NORTH STONINGTON — Former First Selectman Shawn Murphy says the pavilion erected this week at Hewitt Farm "will be a great asset for the town," but in the spirit of letting no good deed go unpunished, he's complaining that successor, Mike Urgo, cut corners in having it built so expeditiously.
An Amish company, Pine Creek Structures, of Millersburg, Pa., put up the wooden structure on the historic 104-acre Hewitt Farm in about five and half hours on Monday, beginning at 6:30 a.m. and using pre-cut materials. The 20-by-40-foot pavilion is centrally located within the park to provide shelter and shade to visitors who use the hiking trails and other amenities.
To get to that point, Murphy asserted, Urgo failed to properly post a meeting, misappropriated funds, and ignored the town’s purchasing policy.
Murphy said Tuesday that Urgo and Selectwoman Nita Kincaid had attended a Recreation Commission meeting on June 6 and “convinced” the members that it was OK for them to authorize the use of recreation funds to build the pavilion.
He argued that since two out of three selectmen makes a quorum, by law they should have posted a Board of Selectmen meeting notice if they were there to conduct town business.
Murphy also complained that funds over $5,000 are considered capital items and should be called out individually in the town budget and approved by the Board of Finance. Instead, he said, the pavilion funds, amounting to about $17,000, were taken out of the recreation department’s budget.
“The pavilion was never in the budget, so the public never had a chance to have a say,” Murphy said. “They could have done a transfer of funds so at least the Board of Finance and the Board of Selectmen could be part of that.”
“The third way the project went wrong is when you have a purchase over $5,000, the purchasing policy states it has to go out for bid,” Murphy said. “The pavilion never went out for bid. We don’t know that was the best deal for the money.”
“The pavilion is a good thing,” Murphy added, “but the original plan was to not involve town funds.” He noted that Bill Richer, chairman of the conservation committee, came up with around $4,000 in grant monies, which was used to pour the concrete slab for the structure last year.
Urgo wrote in an email on Tuesday that the Recreation Commission “has the authority to expend funds on any recreation facility in town and Hewitt Farm falls certainly within this category.”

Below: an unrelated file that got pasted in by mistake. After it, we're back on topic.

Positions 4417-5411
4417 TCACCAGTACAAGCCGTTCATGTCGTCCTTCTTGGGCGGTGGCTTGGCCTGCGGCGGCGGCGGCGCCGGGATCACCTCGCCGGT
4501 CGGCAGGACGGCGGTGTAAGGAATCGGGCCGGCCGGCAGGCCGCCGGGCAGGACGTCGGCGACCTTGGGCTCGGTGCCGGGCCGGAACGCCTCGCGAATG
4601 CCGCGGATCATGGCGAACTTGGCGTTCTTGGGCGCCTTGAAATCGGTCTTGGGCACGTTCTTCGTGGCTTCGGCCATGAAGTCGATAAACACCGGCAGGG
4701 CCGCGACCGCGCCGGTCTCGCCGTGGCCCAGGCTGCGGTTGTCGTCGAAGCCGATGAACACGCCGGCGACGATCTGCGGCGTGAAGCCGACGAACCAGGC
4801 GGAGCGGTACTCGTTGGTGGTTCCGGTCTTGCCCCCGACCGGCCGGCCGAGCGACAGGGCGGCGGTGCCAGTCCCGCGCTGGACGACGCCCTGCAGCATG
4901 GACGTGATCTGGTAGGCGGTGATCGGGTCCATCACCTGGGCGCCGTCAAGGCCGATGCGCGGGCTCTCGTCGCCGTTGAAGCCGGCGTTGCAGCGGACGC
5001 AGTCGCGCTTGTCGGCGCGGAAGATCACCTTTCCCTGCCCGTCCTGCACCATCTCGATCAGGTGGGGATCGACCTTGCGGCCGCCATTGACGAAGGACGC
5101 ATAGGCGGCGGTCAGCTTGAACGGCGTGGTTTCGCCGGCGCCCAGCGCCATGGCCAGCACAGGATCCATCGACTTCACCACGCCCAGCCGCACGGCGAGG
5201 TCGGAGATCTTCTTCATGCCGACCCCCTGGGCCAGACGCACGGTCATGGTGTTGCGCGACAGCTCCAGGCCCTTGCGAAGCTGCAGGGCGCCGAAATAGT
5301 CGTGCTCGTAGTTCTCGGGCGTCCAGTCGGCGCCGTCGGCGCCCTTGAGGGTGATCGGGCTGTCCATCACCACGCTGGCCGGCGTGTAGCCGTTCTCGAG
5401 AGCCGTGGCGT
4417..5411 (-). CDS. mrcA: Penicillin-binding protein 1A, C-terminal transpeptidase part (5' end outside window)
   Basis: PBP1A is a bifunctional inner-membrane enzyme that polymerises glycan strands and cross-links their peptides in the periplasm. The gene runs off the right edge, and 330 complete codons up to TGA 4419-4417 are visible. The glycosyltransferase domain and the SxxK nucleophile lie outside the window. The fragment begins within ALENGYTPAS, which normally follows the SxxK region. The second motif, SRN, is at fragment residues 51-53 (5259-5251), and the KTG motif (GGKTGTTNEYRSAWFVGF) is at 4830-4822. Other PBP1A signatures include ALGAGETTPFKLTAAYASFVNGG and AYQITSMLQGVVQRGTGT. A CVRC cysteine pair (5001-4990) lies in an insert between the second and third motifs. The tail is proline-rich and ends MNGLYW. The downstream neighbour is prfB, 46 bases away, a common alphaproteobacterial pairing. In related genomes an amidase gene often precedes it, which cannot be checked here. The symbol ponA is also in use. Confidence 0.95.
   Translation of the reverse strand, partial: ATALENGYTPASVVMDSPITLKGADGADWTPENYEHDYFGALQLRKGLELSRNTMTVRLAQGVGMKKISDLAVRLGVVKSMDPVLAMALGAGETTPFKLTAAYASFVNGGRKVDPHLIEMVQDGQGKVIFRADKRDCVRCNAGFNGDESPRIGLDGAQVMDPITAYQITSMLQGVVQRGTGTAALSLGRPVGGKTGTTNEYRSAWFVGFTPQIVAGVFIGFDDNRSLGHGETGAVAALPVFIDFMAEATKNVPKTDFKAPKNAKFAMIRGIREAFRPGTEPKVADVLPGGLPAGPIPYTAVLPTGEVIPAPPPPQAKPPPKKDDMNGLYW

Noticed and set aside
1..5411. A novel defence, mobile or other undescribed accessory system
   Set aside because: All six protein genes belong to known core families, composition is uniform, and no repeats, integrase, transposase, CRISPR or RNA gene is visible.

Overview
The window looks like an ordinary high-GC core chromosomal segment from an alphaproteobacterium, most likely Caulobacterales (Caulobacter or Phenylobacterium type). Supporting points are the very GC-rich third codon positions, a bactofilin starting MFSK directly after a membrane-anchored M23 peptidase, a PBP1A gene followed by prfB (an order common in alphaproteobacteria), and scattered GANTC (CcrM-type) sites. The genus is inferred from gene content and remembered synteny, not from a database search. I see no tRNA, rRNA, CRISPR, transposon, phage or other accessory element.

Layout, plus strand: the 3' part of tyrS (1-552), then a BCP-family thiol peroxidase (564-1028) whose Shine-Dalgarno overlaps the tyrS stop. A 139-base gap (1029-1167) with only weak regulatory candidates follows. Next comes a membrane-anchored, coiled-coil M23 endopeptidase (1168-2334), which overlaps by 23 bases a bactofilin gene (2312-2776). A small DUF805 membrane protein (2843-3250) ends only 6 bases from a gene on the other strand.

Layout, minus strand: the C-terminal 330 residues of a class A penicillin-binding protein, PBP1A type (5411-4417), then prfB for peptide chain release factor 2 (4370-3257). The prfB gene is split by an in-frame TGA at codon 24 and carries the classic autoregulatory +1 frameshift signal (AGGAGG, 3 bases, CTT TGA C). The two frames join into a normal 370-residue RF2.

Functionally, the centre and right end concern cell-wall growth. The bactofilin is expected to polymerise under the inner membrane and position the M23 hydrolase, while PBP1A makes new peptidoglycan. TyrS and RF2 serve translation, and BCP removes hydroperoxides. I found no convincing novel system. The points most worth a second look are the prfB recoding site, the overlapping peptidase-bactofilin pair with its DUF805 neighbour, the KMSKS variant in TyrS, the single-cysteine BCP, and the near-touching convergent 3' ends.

He said there were several reasons why the project didn’t go out for bid.
“We have still been raising money up until this very day and were not certain how much if any town funds would be requested or required to build it,” Urgo wrote “Since recreation chose prudently not to act until towards the end of the fiscal year, we needed to move quickly in order to get this project done before the year end, because our Board of Selectmen created a policy whereby we cannot encumber funds beyond the end of fiscal year end. This means if the project was to be done this fiscal year, it must be completed prior to June 30..”
Urgo also noted the town had received six quotes on the project that were properly vetted and “we felt comfortable that we received the best price.”
“There is no ordinance in the town concerning public bidding, though we do in nearly all circumstances work within the town policy on public bidding,” he wrote.
Regarding the quorum at the recreation meeting, Urgo wrote that the meeting was posted with 24 hours notice.
“As the other two selectmen and I are of opposite parties, we are not supposed to talk outside of public meetings, and we do our best to adhere to this,” Urgo wrote. “Many times I show up at meetings and Bob (Carlson) is there, or Nita is there, or they both are there. I have no prior knowledge of them being there.”
“At this meeting, I urged the Recreation Commission to think carefully about this expenditure knowing this could potentially be a bit controversial as many people see Hewitt farm separate from recreation (which I disagree with),” Urgo wrote. “I also told them I would support whatever they decided.”
Urgo said he was not in attendance during the vote for the project.
Urgo also said the recreation commission had discussed the project over a period of three months. “Upon seeing they had money remaining in their budget ... they opted to authorize up to $13,000 for the purchase of the pavilion.”
Urgo also noted total cost for the pavilion was $16,820, and that all that is needed from the recreation department is $9,700, the rest having been donated. Donations, he said, are still coming in so the total town cost may be less, he said.
Murphy, who recently challenged the wording of the town's budget referendum, conceded that the project was a valuable addition to the town. “I’m just unhappy about how it was managed and that some people were left out of the decision,” he said.
Unhappy enough to run again for selectman? Murphy said no. And Urgo, for good measure, told The Sun on Tuesday that he does not intend to seek a second term.